BANGALORE: Art in India has always been an integral part of our lives. Ancient art forms indicate that we managed to achieve the highest form of sophistication and abstraction at an early age. Rooted in spirituality, Indian art has drawn inspiration from several cultures including Persian, Oriental and European. Experimenting with diverse styles and mixed media contemporary Indian art too has emerged strongly today. Taking contemporary to a whole new level, Amit Bhar’s latest exhibition titled The Spiritual, The Sensual, The Cityscape explored the rustic landscape of Kolkata, divinity of Buddha and Banaras, and the sensuality of a woman. City Express takes a look at the mesmerising artworks created by him which were on display at Mahua Art Gallery recently.
An artist always chooses to express what he feels sans any preconceived notions or boundaries. Exploring art work ranging from acrylic, oil to pencil; Bhar has managed to merge divinity with fine art. Clean lines, crisp texture and wonderful interplay of light and shadows were observed with his interpretation of Ganesha (acrylic, pen and pencil on board). Spirituality forms a central theme of most of his paintings which are realistic with hints of metaphysical elements.
With Mother and Child, he has managed to capture both fragility of their relationship and the innocence of a child. The artist’s obsession with bucolic backdrops led him to discover the rich heritage and spiritual culture of Kolkata. Dusky vintage setting, contemplative eyes of the rickshaw puller and the creative portrayal of electric wires transport you to a realm of solitary bliss. Each of his pencil works exhibit sheer poetry and is reminiscent of a memory rather distant from reality. As one looks at Victoria Memorial Hall, a feeling of awe and admiration surpasses all senses. For, in these works lie the true meaning of artistic mastery that is nostalgic yet alive, and rustic yet contemporary.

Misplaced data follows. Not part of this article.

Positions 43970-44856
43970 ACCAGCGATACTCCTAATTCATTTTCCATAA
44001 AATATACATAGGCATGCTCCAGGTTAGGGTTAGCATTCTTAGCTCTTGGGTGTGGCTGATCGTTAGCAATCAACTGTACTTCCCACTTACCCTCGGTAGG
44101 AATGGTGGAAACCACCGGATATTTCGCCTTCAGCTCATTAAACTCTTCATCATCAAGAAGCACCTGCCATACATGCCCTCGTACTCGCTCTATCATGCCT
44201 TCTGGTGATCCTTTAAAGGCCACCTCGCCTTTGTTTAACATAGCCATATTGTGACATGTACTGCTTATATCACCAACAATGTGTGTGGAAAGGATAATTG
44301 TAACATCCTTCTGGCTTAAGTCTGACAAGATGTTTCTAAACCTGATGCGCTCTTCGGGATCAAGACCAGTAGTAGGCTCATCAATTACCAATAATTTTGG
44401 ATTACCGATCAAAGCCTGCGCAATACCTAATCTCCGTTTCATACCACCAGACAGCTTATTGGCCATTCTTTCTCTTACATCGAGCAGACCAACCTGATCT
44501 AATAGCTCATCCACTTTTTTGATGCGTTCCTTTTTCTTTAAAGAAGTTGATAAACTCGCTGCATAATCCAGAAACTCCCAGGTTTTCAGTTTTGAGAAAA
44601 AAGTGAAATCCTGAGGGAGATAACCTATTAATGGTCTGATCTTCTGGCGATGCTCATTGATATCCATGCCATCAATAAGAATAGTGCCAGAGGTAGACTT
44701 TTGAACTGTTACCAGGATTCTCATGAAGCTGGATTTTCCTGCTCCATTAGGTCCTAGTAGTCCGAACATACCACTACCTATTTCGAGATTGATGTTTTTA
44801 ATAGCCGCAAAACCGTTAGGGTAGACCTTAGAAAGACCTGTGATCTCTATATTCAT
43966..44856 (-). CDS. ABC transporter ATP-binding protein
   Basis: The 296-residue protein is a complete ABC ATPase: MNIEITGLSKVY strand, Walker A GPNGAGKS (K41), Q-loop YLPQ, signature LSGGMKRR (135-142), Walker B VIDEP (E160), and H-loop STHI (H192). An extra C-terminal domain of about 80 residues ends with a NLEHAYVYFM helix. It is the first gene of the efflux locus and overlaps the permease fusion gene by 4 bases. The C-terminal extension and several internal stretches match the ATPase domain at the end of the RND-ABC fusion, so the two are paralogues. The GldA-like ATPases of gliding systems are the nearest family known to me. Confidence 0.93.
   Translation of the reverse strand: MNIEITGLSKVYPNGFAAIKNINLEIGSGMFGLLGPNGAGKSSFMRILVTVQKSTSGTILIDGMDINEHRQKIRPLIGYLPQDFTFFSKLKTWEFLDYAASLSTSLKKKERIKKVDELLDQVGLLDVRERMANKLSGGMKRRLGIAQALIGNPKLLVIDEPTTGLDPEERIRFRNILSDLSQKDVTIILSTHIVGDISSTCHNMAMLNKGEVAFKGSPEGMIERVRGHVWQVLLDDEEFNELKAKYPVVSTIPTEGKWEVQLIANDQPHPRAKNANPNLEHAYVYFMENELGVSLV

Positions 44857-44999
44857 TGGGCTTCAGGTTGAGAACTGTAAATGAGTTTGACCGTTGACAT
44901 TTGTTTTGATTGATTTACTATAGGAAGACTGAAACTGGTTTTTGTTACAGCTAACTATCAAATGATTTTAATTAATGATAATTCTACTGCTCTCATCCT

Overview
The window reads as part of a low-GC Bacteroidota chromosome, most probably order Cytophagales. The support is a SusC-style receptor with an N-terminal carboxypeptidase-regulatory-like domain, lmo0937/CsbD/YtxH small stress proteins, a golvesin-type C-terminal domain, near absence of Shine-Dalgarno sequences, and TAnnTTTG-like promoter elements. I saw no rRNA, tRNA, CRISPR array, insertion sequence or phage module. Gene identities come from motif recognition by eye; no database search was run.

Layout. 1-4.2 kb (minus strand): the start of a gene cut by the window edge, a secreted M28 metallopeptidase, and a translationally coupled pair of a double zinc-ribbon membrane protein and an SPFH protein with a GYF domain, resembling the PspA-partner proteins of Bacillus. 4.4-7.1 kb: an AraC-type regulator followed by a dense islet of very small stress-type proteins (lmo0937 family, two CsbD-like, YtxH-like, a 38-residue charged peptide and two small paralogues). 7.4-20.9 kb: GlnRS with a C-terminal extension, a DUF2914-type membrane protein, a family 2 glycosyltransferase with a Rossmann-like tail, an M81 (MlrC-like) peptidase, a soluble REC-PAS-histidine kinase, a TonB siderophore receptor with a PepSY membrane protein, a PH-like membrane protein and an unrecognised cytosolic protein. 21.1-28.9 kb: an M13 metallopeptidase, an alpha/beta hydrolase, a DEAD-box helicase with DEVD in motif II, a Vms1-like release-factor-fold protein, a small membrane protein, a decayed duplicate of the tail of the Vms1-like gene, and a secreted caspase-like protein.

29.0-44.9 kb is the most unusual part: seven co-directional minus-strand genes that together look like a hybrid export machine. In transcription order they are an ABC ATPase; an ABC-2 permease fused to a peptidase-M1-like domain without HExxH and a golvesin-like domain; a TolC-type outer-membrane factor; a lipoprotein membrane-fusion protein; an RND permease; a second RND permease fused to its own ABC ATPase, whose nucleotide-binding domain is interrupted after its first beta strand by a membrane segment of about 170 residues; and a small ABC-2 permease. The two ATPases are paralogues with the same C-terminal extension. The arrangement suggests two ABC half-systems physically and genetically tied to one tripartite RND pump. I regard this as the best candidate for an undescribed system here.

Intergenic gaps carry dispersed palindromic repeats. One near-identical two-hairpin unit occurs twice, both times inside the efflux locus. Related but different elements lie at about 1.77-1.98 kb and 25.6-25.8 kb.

Amit Bhar has often spoken of his style as a new semi realistic technique of texturing with an interesting play of light and shade. In fact the artist has a knack for examining the threshold of reality and illusion with every subject. Delving into a whole new dimension of alluring sensuality, Bhar’s depiction of women bathing in the Ganges deserves special mention. Bold strokes and creamy texture coupled with warm undertones added a certain mystic
feel to this series.
Undoubtedly, the serenity of Buddha came alive with his series on Varanasi. The canvas adorned with lotuses (symbolic indicators of peace and purity), the cracked metallic texture and minimalist theme of the paintings instill a sense of peace and calmness. This series was inspired from the images of Ajanta paintings and Gandhara sculptures.
Amit carefully blends the two forms of ancient Indian art and adds his own dynamic style to them.
He discovered different perspectives to the luminous city of Banaras too. Through the confluence of rivers, religious rituals and beliefs, he managed to capture the tranquility of the place. Bhar strikes a perfect balance between symbolical mysticism and fantasy. Be it misty mornings, the hypnotic eyes of a Sadhu or amber skies, everything about this place entices both the artist and the observer.
And, paying a tribute to Rabindranath Tagore, Amit Bhar’s experimentation with parched paper, rustic gold and wavy features led to the discovery of beauty in its simplicity.